Pickleball can be played singles or doubles; most people play doubles, according to USA Pickleball. The basic rules are pretty straightforward:


Points are scored by the team that serves, and you play to 11 points. A team has to win by 2 points.


When you serve the ball, you must hold the paddle and the ball below your waist, and serve underhand. A ‘drop serve’ is also permitted.


You serve diagonally cross-court. While serving, you have to keep your feet from touching the court or the sideline area, and keep at least one foot behind the baseline.


Players serve until they commit a fault, which is any rules violation that stops play. The first serves are made from the right side of the court, and if the server scores a point, that player then serves from the left side.


With the first serve of the game, that team gets only one chance to serve (until they commit a fault). But the opposing team then gets a chance for both players to serve (meaning until their team makes two faults). After this round, each team only gets one fault before the serve switches to the opposite team.


There’s a two-bounce rule. This means that each side has to let the ball bounce once before returning it. After the those two bounces, you can either hit the ball before it bounces (a volley), or off a bounce.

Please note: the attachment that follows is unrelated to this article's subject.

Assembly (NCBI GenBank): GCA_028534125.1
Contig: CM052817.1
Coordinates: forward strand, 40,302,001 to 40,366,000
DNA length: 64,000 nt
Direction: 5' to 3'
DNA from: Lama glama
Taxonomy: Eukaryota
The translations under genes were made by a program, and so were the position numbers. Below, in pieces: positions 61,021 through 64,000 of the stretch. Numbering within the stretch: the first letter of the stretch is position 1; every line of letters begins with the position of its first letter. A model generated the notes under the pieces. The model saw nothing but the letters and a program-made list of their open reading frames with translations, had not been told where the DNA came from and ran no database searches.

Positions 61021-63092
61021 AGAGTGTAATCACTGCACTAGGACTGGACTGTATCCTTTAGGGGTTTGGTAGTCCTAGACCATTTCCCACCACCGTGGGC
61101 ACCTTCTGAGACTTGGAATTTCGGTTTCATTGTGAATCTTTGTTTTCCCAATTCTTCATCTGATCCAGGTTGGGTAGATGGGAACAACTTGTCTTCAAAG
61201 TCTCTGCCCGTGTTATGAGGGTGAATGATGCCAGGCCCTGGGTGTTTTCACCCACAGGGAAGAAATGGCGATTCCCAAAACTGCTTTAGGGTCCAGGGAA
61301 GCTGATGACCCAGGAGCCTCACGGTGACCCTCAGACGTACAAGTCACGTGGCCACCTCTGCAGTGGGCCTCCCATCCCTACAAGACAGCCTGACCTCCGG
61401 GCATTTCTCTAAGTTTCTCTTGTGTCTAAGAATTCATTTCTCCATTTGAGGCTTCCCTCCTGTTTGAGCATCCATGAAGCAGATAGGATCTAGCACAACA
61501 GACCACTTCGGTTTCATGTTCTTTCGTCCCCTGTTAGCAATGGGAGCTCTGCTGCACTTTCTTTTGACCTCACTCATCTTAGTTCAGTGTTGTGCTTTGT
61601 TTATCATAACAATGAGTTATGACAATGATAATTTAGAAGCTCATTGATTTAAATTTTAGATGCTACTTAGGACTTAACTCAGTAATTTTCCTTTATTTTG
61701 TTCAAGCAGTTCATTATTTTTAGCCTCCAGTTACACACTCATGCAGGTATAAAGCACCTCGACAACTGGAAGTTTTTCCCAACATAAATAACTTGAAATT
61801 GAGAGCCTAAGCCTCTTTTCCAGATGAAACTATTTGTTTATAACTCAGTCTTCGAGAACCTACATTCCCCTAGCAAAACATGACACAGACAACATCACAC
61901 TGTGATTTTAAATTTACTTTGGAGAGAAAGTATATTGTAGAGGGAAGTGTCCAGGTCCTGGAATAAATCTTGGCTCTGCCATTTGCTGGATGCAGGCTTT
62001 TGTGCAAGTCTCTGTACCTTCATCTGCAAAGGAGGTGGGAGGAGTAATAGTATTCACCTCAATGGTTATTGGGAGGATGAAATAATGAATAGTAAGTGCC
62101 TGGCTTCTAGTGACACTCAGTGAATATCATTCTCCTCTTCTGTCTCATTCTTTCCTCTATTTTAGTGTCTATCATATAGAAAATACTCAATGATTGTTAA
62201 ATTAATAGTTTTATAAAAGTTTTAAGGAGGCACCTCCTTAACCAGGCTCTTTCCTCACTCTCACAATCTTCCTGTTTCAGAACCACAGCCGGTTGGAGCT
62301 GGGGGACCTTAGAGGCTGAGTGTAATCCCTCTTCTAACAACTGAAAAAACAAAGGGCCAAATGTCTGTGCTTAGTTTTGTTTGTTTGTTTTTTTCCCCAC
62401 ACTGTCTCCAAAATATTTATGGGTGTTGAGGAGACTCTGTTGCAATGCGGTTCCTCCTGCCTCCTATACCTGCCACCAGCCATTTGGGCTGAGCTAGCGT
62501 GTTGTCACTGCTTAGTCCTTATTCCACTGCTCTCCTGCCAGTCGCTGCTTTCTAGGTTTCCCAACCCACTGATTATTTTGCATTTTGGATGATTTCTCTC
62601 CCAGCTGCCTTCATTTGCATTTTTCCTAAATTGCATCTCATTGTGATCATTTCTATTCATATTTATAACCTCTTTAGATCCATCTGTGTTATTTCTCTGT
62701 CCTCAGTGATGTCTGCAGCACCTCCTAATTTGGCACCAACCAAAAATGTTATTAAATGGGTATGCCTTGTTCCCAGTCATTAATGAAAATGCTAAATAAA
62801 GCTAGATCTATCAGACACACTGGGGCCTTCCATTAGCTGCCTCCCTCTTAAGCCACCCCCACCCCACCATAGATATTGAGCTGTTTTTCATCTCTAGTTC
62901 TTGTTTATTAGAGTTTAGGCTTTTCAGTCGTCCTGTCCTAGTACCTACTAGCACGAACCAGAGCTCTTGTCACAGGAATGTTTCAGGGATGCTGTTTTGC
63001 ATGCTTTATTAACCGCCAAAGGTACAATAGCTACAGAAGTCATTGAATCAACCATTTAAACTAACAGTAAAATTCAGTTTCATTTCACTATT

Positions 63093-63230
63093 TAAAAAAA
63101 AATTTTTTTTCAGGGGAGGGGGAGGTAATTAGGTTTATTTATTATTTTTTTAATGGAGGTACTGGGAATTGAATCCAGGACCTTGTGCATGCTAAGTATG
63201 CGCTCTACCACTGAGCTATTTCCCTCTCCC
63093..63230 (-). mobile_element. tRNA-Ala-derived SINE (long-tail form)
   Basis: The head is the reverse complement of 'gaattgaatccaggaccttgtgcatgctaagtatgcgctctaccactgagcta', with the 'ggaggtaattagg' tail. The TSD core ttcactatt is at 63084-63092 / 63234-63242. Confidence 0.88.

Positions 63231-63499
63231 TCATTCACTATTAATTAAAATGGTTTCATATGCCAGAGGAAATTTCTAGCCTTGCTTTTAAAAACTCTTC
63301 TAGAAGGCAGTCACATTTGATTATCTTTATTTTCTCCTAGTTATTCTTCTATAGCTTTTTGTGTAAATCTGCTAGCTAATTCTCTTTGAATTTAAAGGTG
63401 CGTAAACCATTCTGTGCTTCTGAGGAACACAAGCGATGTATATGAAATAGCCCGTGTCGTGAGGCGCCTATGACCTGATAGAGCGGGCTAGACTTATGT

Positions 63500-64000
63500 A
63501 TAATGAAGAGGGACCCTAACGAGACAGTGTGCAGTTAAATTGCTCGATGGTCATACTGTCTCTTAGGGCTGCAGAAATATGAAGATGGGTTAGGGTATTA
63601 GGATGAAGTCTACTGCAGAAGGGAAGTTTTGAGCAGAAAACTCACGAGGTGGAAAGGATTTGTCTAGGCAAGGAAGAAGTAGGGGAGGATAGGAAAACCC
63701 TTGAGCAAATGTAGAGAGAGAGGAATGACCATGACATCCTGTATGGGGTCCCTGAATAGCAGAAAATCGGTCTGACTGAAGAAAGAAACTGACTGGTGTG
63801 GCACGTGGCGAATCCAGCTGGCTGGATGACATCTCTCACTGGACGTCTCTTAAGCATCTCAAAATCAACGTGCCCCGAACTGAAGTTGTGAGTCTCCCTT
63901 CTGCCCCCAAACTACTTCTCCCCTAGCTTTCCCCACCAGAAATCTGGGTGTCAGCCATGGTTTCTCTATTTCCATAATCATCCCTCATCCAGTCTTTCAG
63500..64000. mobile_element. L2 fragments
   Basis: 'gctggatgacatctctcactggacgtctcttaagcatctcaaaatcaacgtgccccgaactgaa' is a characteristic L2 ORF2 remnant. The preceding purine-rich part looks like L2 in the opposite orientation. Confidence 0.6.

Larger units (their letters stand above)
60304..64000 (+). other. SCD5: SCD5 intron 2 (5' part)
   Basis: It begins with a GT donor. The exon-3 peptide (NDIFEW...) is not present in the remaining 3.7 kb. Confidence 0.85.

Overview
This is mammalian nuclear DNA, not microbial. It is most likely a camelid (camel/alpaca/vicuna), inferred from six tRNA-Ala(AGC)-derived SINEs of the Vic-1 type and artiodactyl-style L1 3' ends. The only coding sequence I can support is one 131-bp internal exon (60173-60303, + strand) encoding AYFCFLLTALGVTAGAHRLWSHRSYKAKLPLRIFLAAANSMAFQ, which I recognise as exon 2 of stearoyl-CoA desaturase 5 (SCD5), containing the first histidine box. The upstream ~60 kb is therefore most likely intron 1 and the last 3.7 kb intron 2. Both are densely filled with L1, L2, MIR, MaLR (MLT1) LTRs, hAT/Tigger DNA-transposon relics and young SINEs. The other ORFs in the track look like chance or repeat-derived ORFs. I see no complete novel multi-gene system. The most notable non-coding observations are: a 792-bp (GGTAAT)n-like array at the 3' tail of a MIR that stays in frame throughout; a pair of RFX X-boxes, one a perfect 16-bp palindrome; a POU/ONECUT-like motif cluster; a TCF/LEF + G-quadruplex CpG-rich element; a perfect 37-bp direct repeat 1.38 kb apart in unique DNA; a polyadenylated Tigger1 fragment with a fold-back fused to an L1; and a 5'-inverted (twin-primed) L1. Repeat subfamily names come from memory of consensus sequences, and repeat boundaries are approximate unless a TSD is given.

There’s a zone called “the kitchen” within 7 feet on both sides of the net. This is the “no-volley” zone — meaning you can only hit a ball from this zone if it bounces first. If you hit a volley when standing in the kitchen, it’s considered a fault. It’s also a fault if you accidentally step into the kitchen after hitting a volley, even if it’s just momentum that sends you there.


A ball touching any part of the line is “in.”


A serve that hits the kitchen or kitchen line is a fault.

Pickleball Camp: Learn from the Pros

Join us March 2nd - 3rd our "Learn from the Pros" Pickleball Camp. Taught in partnership with PIKKL, students will receive 10 hours of instructions from top professionals. Our teaching staff includes Hurricane Tyra Black, a current MLP player who won multiple gold medals in 2023, as well as David Dutrieuille, Matt Haugdahl, Ivy Tschetter and Jennifer Tavernier.